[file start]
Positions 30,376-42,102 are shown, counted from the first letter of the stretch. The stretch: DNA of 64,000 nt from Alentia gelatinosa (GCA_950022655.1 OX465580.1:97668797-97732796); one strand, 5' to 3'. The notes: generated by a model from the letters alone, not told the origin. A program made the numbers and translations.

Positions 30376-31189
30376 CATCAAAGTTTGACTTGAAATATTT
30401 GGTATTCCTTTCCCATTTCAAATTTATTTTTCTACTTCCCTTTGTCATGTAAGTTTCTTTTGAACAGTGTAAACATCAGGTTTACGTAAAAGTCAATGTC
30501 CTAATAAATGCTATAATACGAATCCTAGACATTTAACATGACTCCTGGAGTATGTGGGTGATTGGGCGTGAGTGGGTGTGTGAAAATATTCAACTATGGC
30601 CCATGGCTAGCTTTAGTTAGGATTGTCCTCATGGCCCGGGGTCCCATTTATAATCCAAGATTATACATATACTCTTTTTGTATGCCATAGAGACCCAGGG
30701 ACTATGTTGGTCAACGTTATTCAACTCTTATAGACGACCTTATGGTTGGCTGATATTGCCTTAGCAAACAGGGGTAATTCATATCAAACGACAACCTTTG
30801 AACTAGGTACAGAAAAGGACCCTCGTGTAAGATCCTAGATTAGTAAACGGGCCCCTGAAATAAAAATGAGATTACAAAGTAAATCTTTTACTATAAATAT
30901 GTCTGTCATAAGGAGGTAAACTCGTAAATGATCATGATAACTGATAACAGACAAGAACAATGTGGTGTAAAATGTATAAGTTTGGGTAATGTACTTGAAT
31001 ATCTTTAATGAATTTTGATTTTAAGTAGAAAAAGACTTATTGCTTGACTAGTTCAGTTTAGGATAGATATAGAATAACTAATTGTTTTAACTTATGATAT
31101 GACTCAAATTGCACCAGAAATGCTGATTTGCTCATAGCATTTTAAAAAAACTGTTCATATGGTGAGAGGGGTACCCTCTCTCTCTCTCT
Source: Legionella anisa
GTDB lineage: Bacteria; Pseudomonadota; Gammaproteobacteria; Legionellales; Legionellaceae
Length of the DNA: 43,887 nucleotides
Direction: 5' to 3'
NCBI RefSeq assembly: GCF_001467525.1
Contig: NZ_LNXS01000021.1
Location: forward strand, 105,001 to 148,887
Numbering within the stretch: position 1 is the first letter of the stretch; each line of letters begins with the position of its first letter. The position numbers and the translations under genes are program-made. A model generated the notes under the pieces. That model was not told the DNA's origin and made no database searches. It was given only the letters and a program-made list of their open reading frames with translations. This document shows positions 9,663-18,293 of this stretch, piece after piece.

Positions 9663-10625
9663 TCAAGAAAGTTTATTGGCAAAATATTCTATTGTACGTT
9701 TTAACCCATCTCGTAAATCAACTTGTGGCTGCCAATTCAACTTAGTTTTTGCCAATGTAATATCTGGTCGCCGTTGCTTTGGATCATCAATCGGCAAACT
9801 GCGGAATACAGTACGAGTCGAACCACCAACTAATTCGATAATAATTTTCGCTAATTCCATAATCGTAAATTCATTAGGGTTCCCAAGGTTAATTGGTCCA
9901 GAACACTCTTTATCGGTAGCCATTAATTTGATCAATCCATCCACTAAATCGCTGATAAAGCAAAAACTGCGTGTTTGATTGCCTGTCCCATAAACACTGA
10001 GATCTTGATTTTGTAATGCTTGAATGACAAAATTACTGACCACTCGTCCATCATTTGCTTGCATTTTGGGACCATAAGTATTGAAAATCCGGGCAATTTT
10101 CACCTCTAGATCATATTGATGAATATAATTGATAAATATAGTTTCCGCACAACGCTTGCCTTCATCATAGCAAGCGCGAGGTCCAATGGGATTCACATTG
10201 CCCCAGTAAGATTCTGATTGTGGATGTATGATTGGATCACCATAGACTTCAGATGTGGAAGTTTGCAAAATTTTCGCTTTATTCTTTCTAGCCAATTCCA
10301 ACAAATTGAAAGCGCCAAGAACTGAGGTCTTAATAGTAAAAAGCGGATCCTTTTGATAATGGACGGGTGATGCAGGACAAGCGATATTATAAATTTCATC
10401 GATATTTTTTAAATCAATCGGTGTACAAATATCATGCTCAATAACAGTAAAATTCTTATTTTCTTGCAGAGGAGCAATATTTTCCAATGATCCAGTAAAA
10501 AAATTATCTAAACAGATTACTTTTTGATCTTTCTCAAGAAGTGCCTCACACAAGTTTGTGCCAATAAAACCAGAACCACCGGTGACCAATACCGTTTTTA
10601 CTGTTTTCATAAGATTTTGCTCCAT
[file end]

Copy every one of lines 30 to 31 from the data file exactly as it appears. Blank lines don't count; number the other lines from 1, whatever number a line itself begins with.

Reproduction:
10501 AAATTATCTAAACAGATTACTTTTTGATCTTTCTCAAGAAGTGCCTCACACAAGTTTGTGCCAATAAAACCAGAACCACCGGTGACCAATACCGTTTTTA
10601 CTGTTTTCATAAGATTTTGCTCCAT